M.S. focuses his vagueness challenge on the phraseology of K.S.A.2011 Supp. 38–2243(f)(3) which allows a court to enter a temporary custody order based on “probable cause to believe that the: ․ (3) health or welfare of the child may be endangered without further care.” (Emphasis added.) He argues that this standard is unreasonably low, but he fails to support his argument by citation of pertinent authority or other showing why his argument is sound despite a lack of authority. We note however, that in State v. Fisher, 230 Kan. 192, 194–95, 631 P.2d 239 (1981), our Supreme Court discussed the meaning of the word “may” in the context of the criminal endangerment statute, K.S.A. 21–3608(a). The court concluded that the word “may” as used in that statute means something “more than a faint or remote possibility; it means that there is a reasonable probability, a likelihood that harm to the child will result.” Fisher, 230 Kan. at 195, 631 P.2d 239; see also State v. Sharp, 28 Kan.App.2d 128, 135, 13 P.3d 29 (2000). In Wilson, the court reiterated its ruling that the endangerment statute was not unconstitutionally vague. 267 Kan. at 556, 987 P.2d 1060. We find this definition of “may” to be appropriate in the context of K.S.A.2011 Supp. 38–2243.
In rationale pertinent to our present inquiry, the court in Fisher pointed out that the purpose of the endangering statute is “to protect children and to prevent their being placed where it is reasonably certain that injury will result.” 230 Kan. at 199, 631 P.2d 239. Similarly, K.S.A.2011 Supp. 38–2201(b)(1) provides that the Code for Care of Children “shall be liberally construed to carry out the policies of the State” which include considering “the safety and welfare of a child to be paramount in all proceedings under the code .”
The State or an individual perceiving that a child may be in danger faces two options: (1) They can do nothing and risk the possible perpetuation of the threat to the child's health or welfare; or (2) they can seek a temporary custody order and a CINC determination. The second option protects the child from the perceived danger until a more formal CINC hearing can be held while ensuring that the facts will be reviewed by a neutral officer before a child is removed from parental custody, thereby also protecting the parent's fundamental rights. In re A.B., No. 102,946, 2010 WL 348295, at *4 (Kan.App.2010) (unpublished opinion).
We also point out that K.S.A.2011 Supp. 38–2243(i) specifically provides that a child shall not be removed from the custody of the parent unless the court finds that “[r]easonable efforts have been made to maintain the family unit and prevent the unnecessary removal of the child from the child's home or that an emergency exists which threatens the safety [of] the child.” This mandate, together with the sequence [of] hearings from temporary orders, through adjudication, disposition, and permanency hearings, protects the parties from arbitrary enforcement of the statute.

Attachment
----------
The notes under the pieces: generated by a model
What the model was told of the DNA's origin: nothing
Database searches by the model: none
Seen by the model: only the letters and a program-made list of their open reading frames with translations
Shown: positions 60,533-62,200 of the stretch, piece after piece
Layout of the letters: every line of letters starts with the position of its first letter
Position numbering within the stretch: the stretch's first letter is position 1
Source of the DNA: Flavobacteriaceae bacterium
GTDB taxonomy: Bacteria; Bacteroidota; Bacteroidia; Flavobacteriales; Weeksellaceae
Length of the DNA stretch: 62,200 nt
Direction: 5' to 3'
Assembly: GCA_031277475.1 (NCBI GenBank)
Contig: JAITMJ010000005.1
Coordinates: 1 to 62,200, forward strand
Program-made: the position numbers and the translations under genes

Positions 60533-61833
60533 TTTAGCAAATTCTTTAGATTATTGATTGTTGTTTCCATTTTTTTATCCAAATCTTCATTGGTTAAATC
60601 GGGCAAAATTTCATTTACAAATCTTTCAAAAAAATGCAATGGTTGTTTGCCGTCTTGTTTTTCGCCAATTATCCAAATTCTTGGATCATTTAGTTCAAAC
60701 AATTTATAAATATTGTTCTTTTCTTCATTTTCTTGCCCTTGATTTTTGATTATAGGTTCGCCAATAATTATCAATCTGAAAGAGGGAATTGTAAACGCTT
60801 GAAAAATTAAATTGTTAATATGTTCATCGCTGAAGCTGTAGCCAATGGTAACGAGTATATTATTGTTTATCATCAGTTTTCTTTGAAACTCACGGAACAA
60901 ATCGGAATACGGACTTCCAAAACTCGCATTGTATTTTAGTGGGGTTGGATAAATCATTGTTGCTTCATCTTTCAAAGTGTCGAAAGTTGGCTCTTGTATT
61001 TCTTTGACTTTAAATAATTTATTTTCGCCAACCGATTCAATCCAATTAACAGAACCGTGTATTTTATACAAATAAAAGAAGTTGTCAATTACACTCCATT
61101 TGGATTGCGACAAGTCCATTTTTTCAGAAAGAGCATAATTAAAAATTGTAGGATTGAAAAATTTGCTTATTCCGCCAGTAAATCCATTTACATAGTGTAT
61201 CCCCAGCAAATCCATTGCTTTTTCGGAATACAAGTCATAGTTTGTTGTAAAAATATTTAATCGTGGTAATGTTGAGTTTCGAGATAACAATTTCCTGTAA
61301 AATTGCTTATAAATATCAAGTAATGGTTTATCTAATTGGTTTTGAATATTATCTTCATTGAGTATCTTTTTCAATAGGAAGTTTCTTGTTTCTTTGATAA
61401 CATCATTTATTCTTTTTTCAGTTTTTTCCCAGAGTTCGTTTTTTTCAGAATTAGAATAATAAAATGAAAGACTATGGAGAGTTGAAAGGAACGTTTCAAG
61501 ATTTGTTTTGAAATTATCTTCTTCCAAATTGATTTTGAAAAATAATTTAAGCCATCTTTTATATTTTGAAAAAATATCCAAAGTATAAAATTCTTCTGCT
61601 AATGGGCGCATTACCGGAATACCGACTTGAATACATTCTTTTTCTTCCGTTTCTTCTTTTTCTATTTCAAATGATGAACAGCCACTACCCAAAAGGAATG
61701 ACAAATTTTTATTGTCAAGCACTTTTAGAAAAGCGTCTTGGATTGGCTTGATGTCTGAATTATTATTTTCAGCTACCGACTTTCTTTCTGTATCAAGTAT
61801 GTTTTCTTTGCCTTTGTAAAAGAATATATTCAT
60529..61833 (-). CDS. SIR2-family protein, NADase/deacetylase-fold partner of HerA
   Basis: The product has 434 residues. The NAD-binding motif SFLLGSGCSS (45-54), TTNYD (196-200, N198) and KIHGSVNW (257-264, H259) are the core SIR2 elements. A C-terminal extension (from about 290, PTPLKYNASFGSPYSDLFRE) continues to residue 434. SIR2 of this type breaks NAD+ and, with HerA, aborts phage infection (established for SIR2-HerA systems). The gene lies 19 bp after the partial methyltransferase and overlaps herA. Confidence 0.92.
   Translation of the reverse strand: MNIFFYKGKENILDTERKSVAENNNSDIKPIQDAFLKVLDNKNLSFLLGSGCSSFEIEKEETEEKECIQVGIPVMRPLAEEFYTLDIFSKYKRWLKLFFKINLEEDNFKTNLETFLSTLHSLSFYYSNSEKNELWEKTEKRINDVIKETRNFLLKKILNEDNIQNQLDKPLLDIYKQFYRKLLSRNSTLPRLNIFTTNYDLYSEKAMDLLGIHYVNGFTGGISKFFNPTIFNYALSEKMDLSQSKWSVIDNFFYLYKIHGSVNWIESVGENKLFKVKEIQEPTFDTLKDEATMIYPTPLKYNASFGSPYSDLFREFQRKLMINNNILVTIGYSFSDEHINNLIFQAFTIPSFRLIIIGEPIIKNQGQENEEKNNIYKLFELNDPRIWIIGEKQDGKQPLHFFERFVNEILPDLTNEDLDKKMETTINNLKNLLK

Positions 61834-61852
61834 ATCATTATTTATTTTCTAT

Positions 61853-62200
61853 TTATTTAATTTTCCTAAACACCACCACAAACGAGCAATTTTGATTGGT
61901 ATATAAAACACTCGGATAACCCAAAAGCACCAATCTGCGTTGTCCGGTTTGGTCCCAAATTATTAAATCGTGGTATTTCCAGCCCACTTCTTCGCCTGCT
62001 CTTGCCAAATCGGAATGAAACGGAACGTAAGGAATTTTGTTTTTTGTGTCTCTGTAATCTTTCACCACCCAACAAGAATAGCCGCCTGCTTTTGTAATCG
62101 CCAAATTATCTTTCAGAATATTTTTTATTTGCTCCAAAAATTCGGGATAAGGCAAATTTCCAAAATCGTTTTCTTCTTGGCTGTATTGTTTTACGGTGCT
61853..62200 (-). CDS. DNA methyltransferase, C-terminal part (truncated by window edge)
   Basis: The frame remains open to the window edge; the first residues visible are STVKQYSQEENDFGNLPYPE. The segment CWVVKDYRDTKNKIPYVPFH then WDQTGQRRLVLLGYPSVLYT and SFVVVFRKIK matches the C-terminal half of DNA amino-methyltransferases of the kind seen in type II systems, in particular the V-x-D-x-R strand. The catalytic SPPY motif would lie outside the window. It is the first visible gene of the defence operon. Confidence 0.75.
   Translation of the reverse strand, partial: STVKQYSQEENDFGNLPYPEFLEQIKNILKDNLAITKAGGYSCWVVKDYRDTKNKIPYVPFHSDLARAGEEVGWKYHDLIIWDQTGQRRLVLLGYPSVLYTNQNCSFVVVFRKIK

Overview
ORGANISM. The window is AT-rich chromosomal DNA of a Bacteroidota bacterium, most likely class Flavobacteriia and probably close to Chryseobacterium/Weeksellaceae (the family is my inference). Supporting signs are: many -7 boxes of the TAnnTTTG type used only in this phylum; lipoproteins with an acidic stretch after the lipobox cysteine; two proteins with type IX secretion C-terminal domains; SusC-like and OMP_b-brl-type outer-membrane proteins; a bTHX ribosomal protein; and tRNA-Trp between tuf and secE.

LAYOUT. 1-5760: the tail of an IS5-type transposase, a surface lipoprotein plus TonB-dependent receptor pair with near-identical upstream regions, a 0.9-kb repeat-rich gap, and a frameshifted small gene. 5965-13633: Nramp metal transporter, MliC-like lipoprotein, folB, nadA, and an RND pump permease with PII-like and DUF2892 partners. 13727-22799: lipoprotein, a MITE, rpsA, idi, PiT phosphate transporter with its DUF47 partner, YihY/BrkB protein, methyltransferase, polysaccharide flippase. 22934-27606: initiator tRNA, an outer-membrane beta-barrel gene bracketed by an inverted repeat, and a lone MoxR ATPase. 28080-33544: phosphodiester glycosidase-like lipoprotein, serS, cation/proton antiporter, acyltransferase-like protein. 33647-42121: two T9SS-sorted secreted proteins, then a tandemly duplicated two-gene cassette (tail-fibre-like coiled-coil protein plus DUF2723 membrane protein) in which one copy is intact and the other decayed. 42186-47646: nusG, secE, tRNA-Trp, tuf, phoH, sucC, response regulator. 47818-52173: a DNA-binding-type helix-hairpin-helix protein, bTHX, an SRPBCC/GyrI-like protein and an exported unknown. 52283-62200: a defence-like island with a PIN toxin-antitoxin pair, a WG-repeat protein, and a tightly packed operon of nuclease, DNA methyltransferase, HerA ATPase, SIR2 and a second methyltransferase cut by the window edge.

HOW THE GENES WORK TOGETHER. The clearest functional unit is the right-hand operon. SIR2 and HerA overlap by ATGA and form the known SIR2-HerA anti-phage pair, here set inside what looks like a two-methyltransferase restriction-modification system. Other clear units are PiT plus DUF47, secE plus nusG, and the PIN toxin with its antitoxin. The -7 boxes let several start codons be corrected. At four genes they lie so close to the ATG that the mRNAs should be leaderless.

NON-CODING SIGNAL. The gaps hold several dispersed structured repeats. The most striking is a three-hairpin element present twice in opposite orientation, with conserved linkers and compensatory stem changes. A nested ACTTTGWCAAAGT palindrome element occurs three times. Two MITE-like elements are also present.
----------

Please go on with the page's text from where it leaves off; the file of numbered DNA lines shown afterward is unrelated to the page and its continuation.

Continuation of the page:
In line with this court's duty to resolve all doubts in favor of statutory validity, we find that K.S.A.2011 Supp. 38–2243(f)(3) is not unconstitutionally vague. The statute gives sufficient warning of prohibited conduct under common understanding and provides an adequate safeguard against arbitrary enforcement.
To succeed in challenging the statute as overly broad, it must be shown that (1) the protected activity is a significant part of the law's target, and (2) there exists no satisfactory method of severing the law's constitutional from its unconstitutional applications. Dissmeyer, 292 Kan. at 40–41, 249 P.3d 444. The overbreadth doctrine should be applied sparingly and only as a last resort. Smith v. Martens, 279 Kan. 242, 253, 106 P.3d 28 (2005); State v. Teter, 47 Kan.App.2d 608, 615, 278 P.3d 968 (2012).
M.S. argues that this statute is overly broad because almost any child in Kansas would meet the criteria of section (f)(3). He notes that if a child otherwise lives lawfully with his or her parents in an area with geographic dangers, the child's health or welfare may still be endangered. He even suggests that the statute would cover children who were permitted by their parents to play football despite the likelihood of injury.
In Wilson, the Supreme Court considered nearly identical arguments that the criminal endangerment statute prohibited conduct and activities which were lawful, including the football example cited by M.S. herein. In finding the arguments to be without merit, the court reasoned that “courts will not give strained meanings to legislative language through a process of imaginative hypothesizing; a common-sense interpretation of the statute is the guiding principle.” 267 Kan. at 557, 987 P.2d 1060.
The GAL focuses the overbreath challenge on the statutory language “without further care.” It is first asserted that “without further care” does not require a showing of imminence or particular gravity to the element of endangerment. It is further suggested that “without further care” is overly broad because all children, by their very nature, require continuous care to maintain their health and welfare.
While the statute could incidentally impact a fit parent's right to raise his or her child, protected activity is not a “significant part of the law's target.” See Smith v. Martens, 279 Kan. at 253, 106 P.3d 28. The target of the law is parents who may have unreasonably endangered or neglected the health and welfare of a child.
The “overbreadth” arguments once again overlook the safeguards built into section (i), requiring reasonable efforts to maintain the family unit or the existence of an emergency prior to entry of an order removing a child from parental custody.
Adopting the common-sense guiding principle of Wilson, we reject the overbreadth challenges raised by M.S. and the GAL.
We conclude and determine that K.S.A.2011 Supp. 38–2243(f)(3), when read as a whole, is neither unconstitutionally vague, nor overbroad, and does not violate the due process guarantees of the 14th Amendment to the United States Constitution.